Some incidents have a way of sinking us or enhancing us. How we handle them can be career changing.
I am referring to the degrading words you spoke recently to your fellow congressperson, Alexandra Ocasio Cortez, D (NY).
Till now, you have been what the British call a back bencher in congress. I had never heard of you.
I am sure you would like to be more prominent than you are now and, perhaps because of it, you spoke as you did to the congresswoman.
Let me explain.
It cannot be easy, to sit in the House, year after year, and not have made much of an impression. Then you see someone like Ocasio Cortez, a brown woman from New York, daughter of immigrants from Puerto Rico, shoot into the consciousness of the nation, flying high up into the American political firmament, and in her very first term become a speaker in great demand, sharing a stage with former presidential candidate Bernie Sanders during the primaries.
The young lady has got it.
She’s tapped into something that energizes others. She’s got the markings of a leader with staying power.
You sit there, watching all of it, looking at her meteoric rise, and you resent it.
Dear Mr Yoho, that is okay. That makes you human.
Like you, there are thousands if not millions of Americans, from the Right and the Left, who would like to be in Ocasio Cortez’s shoes.
It is okay.
It is okay.
That journey is her journey. You have your own, like I have mine.
Let her have hers. No need to go insulting her. No need to call her the words you did.
But you did.
So let me tell you what I think you have to do, because it would be good for you and, believe it or not, would be good too for your political career. If fact, it could be the start of it.
Okay, here it is.
You have to apologize to her. In person. In private.
You have to summon all your courage, which I know you have, and ask for a private audience with her and simply apologize.
‘Alexandra… I am sorry for what I did. What I said was degrading to you and to me as well. I am better than that. I was envious of you, envious of your talents and your drive and ambition, all of which I wish I had. Please, accept my deepest apology, on behalf of myself and my constituents.’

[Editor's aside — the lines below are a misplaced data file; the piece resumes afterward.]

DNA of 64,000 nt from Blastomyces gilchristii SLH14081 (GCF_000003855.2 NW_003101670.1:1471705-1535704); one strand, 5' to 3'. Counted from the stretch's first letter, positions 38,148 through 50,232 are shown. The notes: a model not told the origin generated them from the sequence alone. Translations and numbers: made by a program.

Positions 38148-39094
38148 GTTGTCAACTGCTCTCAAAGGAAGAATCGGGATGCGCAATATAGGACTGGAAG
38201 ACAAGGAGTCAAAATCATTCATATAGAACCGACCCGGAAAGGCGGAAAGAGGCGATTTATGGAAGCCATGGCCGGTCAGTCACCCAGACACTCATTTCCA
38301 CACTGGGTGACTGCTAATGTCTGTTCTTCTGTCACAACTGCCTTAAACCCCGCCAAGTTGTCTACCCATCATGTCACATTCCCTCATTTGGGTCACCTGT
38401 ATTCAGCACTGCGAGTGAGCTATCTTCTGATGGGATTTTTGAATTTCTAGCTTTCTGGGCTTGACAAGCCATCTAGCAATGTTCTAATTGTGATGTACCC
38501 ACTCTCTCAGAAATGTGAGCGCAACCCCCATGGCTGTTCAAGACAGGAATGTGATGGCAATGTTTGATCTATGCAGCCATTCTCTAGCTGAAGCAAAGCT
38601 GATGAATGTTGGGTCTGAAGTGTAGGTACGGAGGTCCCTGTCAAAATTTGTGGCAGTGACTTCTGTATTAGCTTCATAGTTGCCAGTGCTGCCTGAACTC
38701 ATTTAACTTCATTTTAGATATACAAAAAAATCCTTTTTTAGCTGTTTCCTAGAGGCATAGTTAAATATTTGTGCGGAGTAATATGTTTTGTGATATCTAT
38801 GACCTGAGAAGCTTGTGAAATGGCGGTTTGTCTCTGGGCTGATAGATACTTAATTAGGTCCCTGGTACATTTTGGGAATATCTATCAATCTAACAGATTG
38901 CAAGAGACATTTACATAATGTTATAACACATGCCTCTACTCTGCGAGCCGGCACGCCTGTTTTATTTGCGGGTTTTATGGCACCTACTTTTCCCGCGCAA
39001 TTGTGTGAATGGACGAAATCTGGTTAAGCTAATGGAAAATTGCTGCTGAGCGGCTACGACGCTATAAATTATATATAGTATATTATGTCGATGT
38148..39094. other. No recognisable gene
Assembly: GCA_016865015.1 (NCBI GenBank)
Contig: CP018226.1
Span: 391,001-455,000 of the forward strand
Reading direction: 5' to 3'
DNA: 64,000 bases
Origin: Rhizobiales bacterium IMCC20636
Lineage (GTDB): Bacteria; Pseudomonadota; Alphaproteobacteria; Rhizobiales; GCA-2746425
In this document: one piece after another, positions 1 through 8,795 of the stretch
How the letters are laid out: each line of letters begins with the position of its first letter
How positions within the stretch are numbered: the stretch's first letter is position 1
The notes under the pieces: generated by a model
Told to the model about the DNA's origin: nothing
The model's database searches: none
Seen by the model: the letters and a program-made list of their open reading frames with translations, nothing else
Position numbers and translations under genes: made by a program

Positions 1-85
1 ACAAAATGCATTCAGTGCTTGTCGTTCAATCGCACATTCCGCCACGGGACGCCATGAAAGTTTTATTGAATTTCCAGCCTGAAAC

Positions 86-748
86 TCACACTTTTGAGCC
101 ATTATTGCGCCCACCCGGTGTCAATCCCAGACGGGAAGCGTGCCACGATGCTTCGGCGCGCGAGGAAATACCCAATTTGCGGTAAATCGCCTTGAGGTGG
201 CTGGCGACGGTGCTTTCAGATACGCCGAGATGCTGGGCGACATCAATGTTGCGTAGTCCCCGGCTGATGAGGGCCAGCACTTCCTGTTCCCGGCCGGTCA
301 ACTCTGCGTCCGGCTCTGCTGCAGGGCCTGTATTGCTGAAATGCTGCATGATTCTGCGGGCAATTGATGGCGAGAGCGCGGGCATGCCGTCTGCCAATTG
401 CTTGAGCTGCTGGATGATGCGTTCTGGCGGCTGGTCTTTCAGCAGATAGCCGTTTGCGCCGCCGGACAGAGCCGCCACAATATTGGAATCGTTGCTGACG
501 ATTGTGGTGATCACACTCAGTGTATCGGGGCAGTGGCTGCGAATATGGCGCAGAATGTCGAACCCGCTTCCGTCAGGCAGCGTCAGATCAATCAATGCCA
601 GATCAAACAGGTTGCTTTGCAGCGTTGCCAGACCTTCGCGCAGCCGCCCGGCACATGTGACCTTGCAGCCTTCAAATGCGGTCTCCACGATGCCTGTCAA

Ted, you do that and I assure you, your star will rise. Of course, you have to mean every word.
If you do, then you will have to go back to your constituents and explain. Explain the source of your resentment, and then ask your supporters to examine themselves also, look into their hearts and see if they have felt or feel as you did.
To the extent that what you said to Ocasio Cortez represented a belief shared by your constituency, then to that extent you have to work with them so they can examine those beliefs. Examine to transform.
Ted, we are at a very important juncture in our nation’s history and you can play an important part in the process and no longer be a back bencher. We have to come together. No one side owns the truth. We have to talk. A nation divided will not be able to muster the energy to confront the challenges other nations are presenting to us. And all of it starts at the local level. All of it starts with the constituency each member of Congress represents.
Ted, I have no doubt, that by your apologizing in person to Ocasio Cortez, your example will inspire other lawmakers and politicians to join in a much needed dialogue. So rise to the occasion, Mr Yoho, rise!
Rise and join those in the vanguard of change the nation is aching for.
Oscar Valdes oscarvaldes.net
Not long ago, upon hearing of Amy Klobuchar’s announcement that she was taking herself out of the running for the democratic vice presidential spot, I wrote to her asking to reconsider. She had chosen to drop out because 20 years before, while a DA in Minnesota, she had failed to press charges on police officers suspected of abusive behavior toward African Americans. My point to her was that she had evolved, and the pugnacity and fairness she had displayed in the primaries marked her as a very worthwhile choice for vice presidential nominee. I remarked that there is no purity. There is, however, the courage to confront our prejudices and act on them. That’s what elevates us.
The blog is entitled Dear Amy and is available on my website.